John Deere Maintenance Monday: Diagnosing a fuel leak
Radio interview source: Walter Tubbs, John Deere Ag Tech Instructor, Arkansas State University
In this edition of Maintenance Monday, we're answering a question from Greg in California. He's noticed puddles under his compact tractor when it sits for a few days, and when it's running, he smells gas. Does he have a fuel leak? Possibly.
Walter Tubbs is a John Deere Ag Tech instructor at Arkansas State University – Beebe. He says a leak could also be anti-freeze or condensation. However, diesel has a unique smell.
"If they notice any wet spots occurring under the tractor with it running, they can see where the fuel may be coming from, dripping off of," says Tubbs. "And they can tell the difference between the fuel and the oil because of the thickness of the fluid. The diesel fuel is going to be a lot thinner and it is going to spread a lot faster than the hydraulic fuel will."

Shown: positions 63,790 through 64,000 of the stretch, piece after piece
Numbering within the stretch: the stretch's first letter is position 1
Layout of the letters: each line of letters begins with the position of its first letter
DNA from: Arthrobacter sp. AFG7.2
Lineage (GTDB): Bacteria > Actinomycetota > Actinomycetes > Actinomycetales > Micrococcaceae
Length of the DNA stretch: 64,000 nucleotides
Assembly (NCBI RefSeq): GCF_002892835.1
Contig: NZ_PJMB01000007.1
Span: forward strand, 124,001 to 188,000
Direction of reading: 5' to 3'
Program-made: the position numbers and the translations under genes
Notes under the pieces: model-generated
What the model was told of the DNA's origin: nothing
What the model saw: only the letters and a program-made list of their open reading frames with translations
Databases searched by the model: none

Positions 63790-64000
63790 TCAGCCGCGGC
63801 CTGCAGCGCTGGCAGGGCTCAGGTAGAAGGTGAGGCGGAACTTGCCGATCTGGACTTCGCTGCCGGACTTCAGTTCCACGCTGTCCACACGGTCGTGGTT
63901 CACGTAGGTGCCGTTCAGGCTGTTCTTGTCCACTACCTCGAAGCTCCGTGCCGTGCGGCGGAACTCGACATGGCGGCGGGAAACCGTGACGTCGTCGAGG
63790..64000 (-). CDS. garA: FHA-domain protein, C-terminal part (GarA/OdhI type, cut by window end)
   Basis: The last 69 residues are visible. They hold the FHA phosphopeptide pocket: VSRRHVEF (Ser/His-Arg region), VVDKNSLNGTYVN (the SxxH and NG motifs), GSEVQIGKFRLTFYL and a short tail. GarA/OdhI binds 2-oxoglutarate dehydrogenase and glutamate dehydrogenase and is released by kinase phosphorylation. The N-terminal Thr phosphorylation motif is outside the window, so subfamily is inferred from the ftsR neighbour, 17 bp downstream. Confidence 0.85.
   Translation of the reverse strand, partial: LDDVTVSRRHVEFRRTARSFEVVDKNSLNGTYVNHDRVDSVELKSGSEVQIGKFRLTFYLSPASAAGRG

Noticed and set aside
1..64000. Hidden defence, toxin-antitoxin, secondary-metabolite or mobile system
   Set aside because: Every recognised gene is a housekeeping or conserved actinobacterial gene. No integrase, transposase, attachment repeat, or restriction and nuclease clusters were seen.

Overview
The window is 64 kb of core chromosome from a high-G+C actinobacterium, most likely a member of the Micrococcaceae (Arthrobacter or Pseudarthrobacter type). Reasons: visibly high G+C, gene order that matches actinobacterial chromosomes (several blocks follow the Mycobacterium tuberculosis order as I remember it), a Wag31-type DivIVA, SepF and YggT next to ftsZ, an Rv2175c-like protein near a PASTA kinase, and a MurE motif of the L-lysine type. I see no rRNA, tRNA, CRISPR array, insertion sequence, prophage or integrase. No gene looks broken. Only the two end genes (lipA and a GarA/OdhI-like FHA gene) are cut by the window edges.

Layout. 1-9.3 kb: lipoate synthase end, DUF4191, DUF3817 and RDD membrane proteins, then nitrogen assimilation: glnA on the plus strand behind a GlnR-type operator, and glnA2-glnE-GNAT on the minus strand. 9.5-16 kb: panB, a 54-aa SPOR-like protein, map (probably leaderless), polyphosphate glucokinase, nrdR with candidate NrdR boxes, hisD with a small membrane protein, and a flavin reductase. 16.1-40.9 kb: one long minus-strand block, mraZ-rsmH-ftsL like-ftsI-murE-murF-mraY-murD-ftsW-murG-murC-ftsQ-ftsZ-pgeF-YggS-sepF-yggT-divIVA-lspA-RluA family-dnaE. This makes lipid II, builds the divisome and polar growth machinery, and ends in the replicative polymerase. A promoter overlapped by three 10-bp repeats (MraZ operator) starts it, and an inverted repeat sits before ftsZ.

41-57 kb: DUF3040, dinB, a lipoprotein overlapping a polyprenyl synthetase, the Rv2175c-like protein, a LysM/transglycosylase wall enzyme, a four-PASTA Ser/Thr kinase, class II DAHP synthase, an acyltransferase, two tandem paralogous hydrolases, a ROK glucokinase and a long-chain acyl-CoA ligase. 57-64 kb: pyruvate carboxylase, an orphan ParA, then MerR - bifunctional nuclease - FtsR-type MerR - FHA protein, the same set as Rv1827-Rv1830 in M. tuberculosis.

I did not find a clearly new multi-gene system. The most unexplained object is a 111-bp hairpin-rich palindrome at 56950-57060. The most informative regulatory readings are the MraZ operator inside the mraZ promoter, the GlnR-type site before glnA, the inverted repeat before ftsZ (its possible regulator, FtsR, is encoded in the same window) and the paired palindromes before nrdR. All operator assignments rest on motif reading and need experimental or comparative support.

Always consider your safety when inspecting a fuel leak. Engines get extremely hot, and any excess fuel may combust, so turn off the tractor right away and let it cool before making an inspection.
Tubbs says there are a few common causes of fuel leaks. Sometimes fuel drains back to the tank when the tractor sits for a long period of time. Without fluid frequently running through the fuel lines, they get dry and crack. But even with normal use, rubber lines can deteriorate and small holes form. Problems can also occur when changing the fuel filter.
"If it is a gas burner, a lot of the times, they will have just a little hose clamp and the fuel filter has like a barbed end on it," says Tubbs. "A lot of times they might not tighten the clamp down tight enough, they might tighten it too tight and break the clamp, which would prevent it from holding the tight connection."
If the tractor's fuel tank is leaking, your dealer should have a kit to temporarily patch it until the tank can be replaced.
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